6 Sep 2013

UK drone usage grows despite controversy

British drone flights over Afghanistan have nearly trebled since 2008, while the use of missiles has increased sixfold, according to new figures released by the Ministry of Defence.

UK drone usage grows despite controversy

British forces flew 892 drone sorties over Afghanistan last year compared to 296 in 2008, while the number of flights when missiles were deployed jumped from 14 to 92.

Last year 10 per cent of drone flights over Afghanistan involved missile usage compared to 5 per cent five years earlier, said Defence Minister Andrew Robathan in a written parliamentary answer.

The increase in drone usage follows increased UK concern at military accountability for unmanned missions over Afghanistan and in other operations. Until the end of July this year, British drones had been used on 466 sorties and deployed missiles on 8 per cent of these.

In April about 400 campaigners marched from Lincoln to RAF Waddington after the military base began remotely piloting drones in Afghanistan. British drones had previously only been piloted from bases abroad.

Controversial weapon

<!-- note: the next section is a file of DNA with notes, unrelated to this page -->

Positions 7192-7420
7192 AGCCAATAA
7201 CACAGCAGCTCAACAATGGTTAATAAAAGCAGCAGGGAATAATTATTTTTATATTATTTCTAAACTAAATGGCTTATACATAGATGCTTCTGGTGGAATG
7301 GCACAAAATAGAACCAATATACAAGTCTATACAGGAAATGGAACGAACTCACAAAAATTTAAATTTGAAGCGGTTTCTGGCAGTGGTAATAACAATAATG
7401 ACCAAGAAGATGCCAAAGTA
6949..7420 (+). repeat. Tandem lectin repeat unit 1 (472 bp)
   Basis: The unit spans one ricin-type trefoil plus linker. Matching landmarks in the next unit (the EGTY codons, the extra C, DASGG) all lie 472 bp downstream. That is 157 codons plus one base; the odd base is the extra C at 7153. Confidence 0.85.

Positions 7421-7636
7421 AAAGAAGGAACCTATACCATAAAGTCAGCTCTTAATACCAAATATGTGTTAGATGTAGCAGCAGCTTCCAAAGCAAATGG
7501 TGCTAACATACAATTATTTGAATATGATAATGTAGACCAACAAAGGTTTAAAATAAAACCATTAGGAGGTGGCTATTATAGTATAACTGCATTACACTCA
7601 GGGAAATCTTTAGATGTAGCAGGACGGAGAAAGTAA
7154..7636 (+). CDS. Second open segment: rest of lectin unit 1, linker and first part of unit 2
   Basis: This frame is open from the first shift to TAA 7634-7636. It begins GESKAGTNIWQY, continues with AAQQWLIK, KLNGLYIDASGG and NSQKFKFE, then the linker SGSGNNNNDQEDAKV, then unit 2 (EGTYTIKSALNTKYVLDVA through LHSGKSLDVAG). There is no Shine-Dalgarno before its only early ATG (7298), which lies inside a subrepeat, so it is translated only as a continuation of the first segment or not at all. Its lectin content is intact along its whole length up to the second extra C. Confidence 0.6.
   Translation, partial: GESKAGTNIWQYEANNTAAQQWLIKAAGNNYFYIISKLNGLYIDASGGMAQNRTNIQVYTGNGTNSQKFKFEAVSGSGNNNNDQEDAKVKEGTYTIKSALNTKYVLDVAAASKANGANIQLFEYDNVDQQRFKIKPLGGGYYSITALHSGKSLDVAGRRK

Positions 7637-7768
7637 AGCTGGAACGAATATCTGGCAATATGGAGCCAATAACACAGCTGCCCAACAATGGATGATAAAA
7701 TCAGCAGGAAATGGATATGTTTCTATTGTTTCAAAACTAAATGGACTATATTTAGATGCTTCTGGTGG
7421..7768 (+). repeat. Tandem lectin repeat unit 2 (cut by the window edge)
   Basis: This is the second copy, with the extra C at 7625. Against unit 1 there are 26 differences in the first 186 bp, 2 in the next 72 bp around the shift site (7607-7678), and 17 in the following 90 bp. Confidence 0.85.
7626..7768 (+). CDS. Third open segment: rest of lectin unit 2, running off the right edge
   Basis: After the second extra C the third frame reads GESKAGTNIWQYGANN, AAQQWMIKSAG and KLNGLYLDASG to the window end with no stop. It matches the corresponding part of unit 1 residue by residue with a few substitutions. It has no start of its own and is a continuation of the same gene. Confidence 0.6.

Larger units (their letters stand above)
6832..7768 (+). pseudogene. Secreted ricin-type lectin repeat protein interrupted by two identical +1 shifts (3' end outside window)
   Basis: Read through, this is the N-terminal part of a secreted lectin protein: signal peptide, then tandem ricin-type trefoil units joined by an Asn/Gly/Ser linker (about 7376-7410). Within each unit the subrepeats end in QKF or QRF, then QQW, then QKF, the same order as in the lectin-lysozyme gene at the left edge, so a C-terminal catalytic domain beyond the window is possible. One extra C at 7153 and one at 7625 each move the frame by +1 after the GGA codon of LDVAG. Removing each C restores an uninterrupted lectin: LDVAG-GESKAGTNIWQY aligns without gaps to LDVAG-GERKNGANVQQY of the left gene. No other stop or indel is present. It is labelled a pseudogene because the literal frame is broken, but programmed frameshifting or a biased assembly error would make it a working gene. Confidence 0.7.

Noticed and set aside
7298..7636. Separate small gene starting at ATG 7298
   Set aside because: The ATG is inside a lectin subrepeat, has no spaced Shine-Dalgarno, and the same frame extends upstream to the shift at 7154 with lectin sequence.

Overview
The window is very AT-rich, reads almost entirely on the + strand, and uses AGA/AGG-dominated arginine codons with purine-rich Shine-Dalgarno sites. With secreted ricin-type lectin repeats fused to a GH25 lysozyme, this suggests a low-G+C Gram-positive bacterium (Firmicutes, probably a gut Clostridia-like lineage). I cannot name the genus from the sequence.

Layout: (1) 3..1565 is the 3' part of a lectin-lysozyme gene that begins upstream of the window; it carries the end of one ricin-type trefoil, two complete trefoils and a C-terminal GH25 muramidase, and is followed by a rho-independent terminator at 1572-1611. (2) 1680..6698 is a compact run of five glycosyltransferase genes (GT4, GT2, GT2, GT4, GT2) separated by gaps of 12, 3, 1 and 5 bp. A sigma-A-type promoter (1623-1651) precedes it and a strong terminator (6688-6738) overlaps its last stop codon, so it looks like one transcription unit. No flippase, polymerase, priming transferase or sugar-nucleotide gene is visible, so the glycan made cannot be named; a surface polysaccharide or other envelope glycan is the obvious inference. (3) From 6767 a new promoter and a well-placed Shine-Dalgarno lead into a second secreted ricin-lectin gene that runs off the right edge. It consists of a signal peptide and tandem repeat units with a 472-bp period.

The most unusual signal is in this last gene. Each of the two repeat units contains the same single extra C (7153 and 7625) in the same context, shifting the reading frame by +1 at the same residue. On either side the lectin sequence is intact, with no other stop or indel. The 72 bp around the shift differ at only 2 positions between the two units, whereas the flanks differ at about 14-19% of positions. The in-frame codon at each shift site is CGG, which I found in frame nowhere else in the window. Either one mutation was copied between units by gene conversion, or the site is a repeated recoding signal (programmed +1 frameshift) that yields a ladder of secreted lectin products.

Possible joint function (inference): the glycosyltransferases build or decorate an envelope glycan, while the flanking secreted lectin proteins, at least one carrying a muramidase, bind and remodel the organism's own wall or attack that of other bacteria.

Until April, British soldiers embedded with the US Air Force had flown US drones in support of operations in Afghanistan, Iraq and Libya on approximately 2,150 missions since 2006, the government revealed.

Drones have become hugely controversial on both sides of the Atlantic because of their widespread use by the US in countries like Pakistan and Yemen, where hundreds of civilians have been killed in strikes.

In response to public pressure, in May President Barack Obama pledged to be more open about his counter-terrorism policy and to apply stricter limits on the use of drones.

In October last year the British government announced it was doubling the number of armed Reaper drones to 10.

British forces operate five types of drone – the Reaper, Hermes 450, Desert Hawk III, T-Hawk and Black Hornet – but only the Reaper is armed, with the remainder used for intelligence, surveillance, targey acquisition and reconnaissance.